'The best of their works will ... help the Alzheimer's Association blunt the pain of a relentless disease.'

Every Friday morning, senior citizens with memory challenges gather in a sunlit room that once was a simple garage. They're tentative and cautious, don't know each other. But soon they act as a group, enthusiastically smearing colorful paints onto white paper. Anything goes for folks who feel like everything was taken.

Relaxation is attained. And memories, however fleeting in the grip of Alzheimer's Disease, are created. Participants are, for the duration of the session, comfortable with each other.

Welcome to the weekly "Memories in the Making" session, sponsored by Home Matters Caregiving under the auspices of the Oregon Alzheimer's Association. Participants pay nothing. But what they gain is priceless. The best of their works will eventually go to auction to raise funds for programs such as this and to help the Alzheimer's Association blunt the pain of a relentless disease. This year, more than $170,000 was raised from the sale of the best of their paintings.

The rewards go to all, however. Christina Foutch, co-founder of Home Matters and a specialist in Alzheimer's care, considers Friday morning the highlight of her week. She gently guides participants in their exercises and sees the remarkable artwork created by folks who are in some cases uncommunicative. "You know life makes sense when you bring joy to someone's life," she says.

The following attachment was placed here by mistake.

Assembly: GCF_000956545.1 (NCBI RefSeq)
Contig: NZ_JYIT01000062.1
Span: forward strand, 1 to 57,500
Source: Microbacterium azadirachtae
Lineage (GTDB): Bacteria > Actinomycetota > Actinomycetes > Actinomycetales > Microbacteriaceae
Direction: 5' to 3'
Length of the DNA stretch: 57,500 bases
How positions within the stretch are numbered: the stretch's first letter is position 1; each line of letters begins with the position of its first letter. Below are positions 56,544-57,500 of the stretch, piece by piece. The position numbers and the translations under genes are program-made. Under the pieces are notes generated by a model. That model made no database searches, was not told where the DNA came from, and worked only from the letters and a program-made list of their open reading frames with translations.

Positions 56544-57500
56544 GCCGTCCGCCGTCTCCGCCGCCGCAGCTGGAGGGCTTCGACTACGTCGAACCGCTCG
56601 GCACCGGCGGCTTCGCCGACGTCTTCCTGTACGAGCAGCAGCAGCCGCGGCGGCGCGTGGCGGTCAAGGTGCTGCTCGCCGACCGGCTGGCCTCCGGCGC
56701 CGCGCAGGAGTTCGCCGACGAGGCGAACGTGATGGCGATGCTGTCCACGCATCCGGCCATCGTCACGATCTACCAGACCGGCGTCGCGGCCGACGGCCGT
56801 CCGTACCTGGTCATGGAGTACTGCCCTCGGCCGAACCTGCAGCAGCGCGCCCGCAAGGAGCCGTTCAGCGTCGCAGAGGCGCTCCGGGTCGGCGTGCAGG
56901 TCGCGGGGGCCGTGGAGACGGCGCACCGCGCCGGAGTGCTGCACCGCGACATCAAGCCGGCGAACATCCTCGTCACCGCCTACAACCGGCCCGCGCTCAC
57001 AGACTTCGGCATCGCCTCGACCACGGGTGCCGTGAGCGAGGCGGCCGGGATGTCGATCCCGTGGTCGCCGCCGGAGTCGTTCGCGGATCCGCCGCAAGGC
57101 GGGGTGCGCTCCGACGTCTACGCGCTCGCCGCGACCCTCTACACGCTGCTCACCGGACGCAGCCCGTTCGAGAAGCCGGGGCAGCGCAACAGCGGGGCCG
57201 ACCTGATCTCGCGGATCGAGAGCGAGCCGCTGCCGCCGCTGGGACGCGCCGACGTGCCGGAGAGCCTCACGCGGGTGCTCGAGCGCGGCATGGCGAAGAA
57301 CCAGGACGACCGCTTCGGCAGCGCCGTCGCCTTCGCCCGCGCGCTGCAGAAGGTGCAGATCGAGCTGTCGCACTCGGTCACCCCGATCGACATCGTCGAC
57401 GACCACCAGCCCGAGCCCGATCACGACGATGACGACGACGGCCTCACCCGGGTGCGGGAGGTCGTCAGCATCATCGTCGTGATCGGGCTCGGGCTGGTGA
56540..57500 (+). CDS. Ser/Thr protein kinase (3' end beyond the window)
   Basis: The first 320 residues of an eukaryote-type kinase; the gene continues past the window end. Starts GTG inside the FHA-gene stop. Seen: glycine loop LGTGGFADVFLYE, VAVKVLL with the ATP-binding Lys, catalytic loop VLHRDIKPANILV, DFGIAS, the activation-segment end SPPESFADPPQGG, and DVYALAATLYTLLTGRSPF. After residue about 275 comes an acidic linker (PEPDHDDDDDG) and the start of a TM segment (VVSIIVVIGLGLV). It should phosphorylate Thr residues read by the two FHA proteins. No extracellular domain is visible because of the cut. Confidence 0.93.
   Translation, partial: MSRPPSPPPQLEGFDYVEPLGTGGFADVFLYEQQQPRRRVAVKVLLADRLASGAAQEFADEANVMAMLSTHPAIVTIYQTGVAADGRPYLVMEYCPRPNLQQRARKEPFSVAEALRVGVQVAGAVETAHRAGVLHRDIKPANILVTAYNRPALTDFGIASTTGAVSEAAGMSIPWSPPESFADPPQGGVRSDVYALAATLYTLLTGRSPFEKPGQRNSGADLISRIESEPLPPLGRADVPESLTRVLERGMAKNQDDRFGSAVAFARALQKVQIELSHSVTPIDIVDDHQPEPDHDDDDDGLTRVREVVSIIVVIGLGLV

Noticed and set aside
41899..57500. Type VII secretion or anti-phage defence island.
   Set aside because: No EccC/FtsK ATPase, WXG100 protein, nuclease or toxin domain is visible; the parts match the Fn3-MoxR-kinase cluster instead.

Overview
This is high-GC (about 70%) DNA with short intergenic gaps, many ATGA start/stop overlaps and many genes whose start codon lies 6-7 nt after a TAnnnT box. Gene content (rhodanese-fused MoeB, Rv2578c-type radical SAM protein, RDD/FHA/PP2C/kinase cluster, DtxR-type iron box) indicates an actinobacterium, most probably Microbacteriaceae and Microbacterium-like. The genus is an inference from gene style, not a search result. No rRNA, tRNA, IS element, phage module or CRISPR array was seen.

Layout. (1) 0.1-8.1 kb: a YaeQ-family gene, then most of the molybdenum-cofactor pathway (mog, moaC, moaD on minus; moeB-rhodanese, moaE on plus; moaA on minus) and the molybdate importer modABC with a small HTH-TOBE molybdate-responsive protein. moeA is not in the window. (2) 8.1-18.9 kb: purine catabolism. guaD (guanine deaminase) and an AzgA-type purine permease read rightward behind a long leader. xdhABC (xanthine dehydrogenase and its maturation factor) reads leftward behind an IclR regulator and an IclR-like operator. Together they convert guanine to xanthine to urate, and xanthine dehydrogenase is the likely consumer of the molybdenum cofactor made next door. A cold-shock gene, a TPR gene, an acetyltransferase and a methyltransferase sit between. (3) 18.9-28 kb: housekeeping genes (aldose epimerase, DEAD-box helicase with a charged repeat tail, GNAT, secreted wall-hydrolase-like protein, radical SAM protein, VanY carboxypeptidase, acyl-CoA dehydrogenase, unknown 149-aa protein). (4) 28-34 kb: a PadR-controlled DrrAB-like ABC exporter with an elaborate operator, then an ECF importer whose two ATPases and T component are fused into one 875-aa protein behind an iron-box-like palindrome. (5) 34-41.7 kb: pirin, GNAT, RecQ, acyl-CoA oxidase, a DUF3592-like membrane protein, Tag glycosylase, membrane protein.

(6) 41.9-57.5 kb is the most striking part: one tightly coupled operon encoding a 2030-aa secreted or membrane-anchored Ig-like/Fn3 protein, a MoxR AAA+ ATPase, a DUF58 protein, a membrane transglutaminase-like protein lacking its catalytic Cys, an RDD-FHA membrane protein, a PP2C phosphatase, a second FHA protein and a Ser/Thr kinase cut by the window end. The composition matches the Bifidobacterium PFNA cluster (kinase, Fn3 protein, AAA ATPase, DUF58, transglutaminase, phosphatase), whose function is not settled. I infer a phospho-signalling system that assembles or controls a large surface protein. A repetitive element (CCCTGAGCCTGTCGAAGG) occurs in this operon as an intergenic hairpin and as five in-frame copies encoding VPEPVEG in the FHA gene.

Foutch is an occupational therapist by training. She founded the company in 2007 with her husband, Clayton Foutch, and is a firm believer in giving back to the community. Her outreach extends to free monthly classes on other aging issues including "Meeting the Emotional Needs of Patients Suffering Dementia," to "Hospice Care" and "Early Signs of Alzheimer's Disease." She is joined by the company's registered nurse.

Foutch encourages Home Matters employees also to volunteer in their communities and sees outreach as part of a healthy company. Home Matters has gone from four to 60 employees since its inception and serves families from Beaverton to Forest Grove, Newberg and Southeast Portland. All senior needs are met by the agency following a free evaluation by one of the company's managers.

"A culture of compassion and the willingness to treat every client as an individual with unique needs and personality are our focus," Foutch says.

That certainly is clear on Friday mornings in Home Matters training room. Art is created. So, too, are memories.

Christina Lima is a client services manager at Home Matters.

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